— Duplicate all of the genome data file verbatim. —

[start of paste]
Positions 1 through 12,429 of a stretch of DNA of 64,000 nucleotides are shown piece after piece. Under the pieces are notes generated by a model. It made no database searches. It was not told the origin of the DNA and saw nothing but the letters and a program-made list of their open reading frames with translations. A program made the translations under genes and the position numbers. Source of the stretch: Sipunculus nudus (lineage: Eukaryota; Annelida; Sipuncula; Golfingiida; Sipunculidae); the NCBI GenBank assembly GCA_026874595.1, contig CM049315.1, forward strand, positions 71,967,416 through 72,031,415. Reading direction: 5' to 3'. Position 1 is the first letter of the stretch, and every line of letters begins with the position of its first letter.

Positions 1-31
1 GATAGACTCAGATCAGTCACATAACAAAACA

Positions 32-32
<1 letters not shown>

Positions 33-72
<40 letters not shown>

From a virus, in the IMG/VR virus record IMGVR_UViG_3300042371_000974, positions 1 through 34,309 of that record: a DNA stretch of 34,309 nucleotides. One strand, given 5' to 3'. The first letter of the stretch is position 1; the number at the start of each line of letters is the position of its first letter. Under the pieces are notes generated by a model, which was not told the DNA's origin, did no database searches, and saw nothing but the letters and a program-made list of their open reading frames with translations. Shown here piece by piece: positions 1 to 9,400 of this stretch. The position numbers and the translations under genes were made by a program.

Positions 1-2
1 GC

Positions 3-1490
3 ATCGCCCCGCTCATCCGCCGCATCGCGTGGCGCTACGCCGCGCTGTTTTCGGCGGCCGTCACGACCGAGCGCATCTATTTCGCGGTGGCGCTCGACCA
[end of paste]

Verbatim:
Positions 1 through 12,429 of a stretch of DNA of 64,000 nucleotides are shown piece after piece. Under the pieces are notes generated by a model. It made no database searches. It was not told the origin of the DNA and saw nothing but the letters and a program-made list of their open reading frames with translations. A program made the translations under genes and the position numbers. Source of the stretch: Sipunculus nudus (lineage: Eukaryota; Annelida; Sipuncula; Golfingiida; Sipunculidae); the NCBI GenBank assembly GCA_026874595.1, contig CM049315.1, forward strand, positions 71,967,416 through 72,031,415. Reading direction: 5' to 3'. Position 1 is the first letter of the stretch, and every line of letters begins with the position of its first letter.

Positions 1-31
1 GATAGACTCAGATCAGTCACATAACAAAACA

Positions 32-32
<1 letters not shown>

Positions 33-72
<40 letters not shown>

From a virus, in the IMG/VR virus record IMGVR_UViG_3300042371_000974, positions 1 through 34,309 of that record: a DNA stretch of 34,309 nucleotides. One strand, given 5' to 3'. The first letter of the stretch is position 1; the number at the start of each line of letters is the position of its first letter. Under the pieces are notes generated by a model, which was not told the DNA's origin, did no database searches, and saw nothing but the letters and a program-made list of their open reading frames with translations. Shown here piece by piece: positions 1 to 9,400 of this stretch. The position numbers and the translations under genes were made by a program.

Positions 1-2
1 GC

Positions 3-1490
3 ATCGCCCCGCTCATCCGCCGCATCGCGTGGCGCTACGCCGCGCTGTTTTCGGCGGCCGTCACGACCGAGCGCATCTATTTCGCGGTGGCGCTCGACCA